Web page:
And what makes these youths unique? “They are interested in harmonious coexistence. They are interested in equality and transparency on behalf of governors. They are interested in doing things right. This is what will be the difference in years to come,” suggests Castaño.
But of all the reasons for youth attending this summit, the most significant remains an educational one—learning from the experiences, discourses, and narratives of Nobel Peace Laureates and other prominent conference dignitaries. For Castaño, the greatest lesson was that of hope, “I think my biggest takeaway from the Summit is that peace is possible. It is realistic. It is not something that is hard to achieve…many Laureates spoke this during the event. But the unified message that I heard from them was that of understanding that peace and harmonious coexistence depend on us.”
The shift in the mindset of youth in Colombia drives hope for Castaño and millions of other Colombian young people such as himself. This hope was the linchpin for Bogotá’s being named a “City of Peace” upon declaration at the end of the summit, a signatory impetus for moves toward stability on the part of both the Colombian government and its many citizens. And Colombia now stands as a near paragon for constructive peacebuilding in a region engulfed in social unrest, guerrilla conflict, and economic turmoil. Bogotá’s hosting the World Summit was no coincidence—the first Latin American city to do so, it surpassed every expectation the international community had for it. It shattered divides, removed barriers, and created an open space for meaningful discussion.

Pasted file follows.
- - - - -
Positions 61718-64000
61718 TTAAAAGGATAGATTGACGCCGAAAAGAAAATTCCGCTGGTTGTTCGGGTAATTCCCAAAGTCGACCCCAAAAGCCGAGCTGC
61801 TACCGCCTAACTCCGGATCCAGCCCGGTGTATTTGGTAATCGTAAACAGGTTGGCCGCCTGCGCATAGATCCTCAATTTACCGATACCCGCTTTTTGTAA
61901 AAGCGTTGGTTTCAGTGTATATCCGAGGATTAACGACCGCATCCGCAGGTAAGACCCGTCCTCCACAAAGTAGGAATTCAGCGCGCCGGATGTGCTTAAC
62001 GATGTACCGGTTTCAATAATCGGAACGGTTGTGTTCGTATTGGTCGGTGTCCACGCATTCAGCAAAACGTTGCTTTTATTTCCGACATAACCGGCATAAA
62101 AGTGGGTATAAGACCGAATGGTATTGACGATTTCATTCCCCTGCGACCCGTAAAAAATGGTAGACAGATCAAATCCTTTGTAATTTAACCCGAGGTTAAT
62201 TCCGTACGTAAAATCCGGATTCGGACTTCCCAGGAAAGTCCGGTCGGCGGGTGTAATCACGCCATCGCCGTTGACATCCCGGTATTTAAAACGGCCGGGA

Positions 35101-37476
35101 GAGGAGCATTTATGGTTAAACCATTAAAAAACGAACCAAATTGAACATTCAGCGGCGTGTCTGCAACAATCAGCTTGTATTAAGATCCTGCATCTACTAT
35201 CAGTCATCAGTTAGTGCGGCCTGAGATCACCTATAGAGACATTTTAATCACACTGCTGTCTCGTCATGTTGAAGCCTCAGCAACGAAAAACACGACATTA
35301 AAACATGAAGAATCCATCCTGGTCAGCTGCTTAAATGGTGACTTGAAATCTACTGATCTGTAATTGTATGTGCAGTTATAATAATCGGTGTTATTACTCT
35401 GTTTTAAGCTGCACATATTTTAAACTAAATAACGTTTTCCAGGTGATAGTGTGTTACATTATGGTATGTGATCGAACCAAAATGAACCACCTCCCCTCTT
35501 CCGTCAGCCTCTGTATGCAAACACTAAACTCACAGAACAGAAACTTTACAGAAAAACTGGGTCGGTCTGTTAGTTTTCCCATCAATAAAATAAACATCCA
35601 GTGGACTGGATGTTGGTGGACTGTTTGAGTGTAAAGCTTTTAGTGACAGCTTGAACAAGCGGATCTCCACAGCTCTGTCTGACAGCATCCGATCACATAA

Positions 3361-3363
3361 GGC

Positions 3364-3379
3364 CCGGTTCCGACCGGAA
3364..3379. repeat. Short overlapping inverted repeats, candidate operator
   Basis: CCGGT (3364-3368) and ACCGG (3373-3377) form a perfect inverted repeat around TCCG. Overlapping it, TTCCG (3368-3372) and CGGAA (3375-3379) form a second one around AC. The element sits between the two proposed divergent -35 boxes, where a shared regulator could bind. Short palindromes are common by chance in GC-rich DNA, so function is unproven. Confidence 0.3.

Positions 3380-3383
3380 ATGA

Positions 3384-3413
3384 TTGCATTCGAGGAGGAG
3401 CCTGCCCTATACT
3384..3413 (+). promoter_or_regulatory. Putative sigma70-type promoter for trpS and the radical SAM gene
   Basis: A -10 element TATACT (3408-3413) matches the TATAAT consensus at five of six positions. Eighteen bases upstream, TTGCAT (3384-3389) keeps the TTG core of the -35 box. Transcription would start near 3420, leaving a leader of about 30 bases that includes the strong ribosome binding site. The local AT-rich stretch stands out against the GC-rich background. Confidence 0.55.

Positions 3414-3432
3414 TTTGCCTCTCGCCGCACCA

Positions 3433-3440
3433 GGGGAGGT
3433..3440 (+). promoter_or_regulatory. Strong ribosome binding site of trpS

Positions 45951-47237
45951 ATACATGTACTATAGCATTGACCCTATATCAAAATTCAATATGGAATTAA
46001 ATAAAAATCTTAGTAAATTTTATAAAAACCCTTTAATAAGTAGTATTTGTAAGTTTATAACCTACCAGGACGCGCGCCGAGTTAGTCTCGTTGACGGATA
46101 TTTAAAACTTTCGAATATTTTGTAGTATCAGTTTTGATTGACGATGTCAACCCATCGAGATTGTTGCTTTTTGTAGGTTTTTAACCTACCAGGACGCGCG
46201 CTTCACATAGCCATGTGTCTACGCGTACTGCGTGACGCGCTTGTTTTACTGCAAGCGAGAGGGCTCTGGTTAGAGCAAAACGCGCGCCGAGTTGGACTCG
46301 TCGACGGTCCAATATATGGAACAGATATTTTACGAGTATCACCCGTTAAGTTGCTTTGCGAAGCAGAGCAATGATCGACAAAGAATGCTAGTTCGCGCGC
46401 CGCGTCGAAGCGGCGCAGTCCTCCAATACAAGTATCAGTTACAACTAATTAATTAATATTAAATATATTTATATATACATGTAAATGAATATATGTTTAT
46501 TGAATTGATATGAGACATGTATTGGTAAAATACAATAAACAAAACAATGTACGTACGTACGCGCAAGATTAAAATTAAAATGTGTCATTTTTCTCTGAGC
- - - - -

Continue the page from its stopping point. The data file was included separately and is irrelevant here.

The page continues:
Now it falls on Colombia’s engaged and impassioned youth to continue the newfound legacy of peacebuilding by sustaining peaceful protest and honest conversations about coexistence. As Castaño mentions, youth play a unique role in peacebuilding in Colombia because their efforts, “were, in a sense, self-inspired.” This self-guided path for youth in Bogotá and across the country push younger citizens to continue working with nonprofit organizations, volunteering their time to social action causes, educating themselves on conflict resolution processes, and devoting time to the meaningful cause of fostering national unity. Youth must not only be, but also enact, the change they wish to see. And just as the youth program of the Nobel Summit suggests, youth must lead by example. Given the seismic effects of Colombian youth protests surrounding the FARC peace deal earlier last year, the youth movement seems charged for equally successful campaigns in the coming decade. In the end, it will be the youth of Colombia who will shift the voice of the republic to one that undoubtedly pushes for unilateral peace. The youth of Colombia will create a new hope for social change, one that diverges from the bloodstained history of an overwhelmingly beautiful country ravaged by decades of war.
Castaño echoes these hopeful sentiments felt by many Colombians, “The fact that the world has its eye on Colombia moved me greatly because it is such a strong example of unified peace efforts that transcend borders and cultures. And Colombia has the potential to be an oasis for its citizens. I am most excited to see the beginning of the change toward that possible reality.”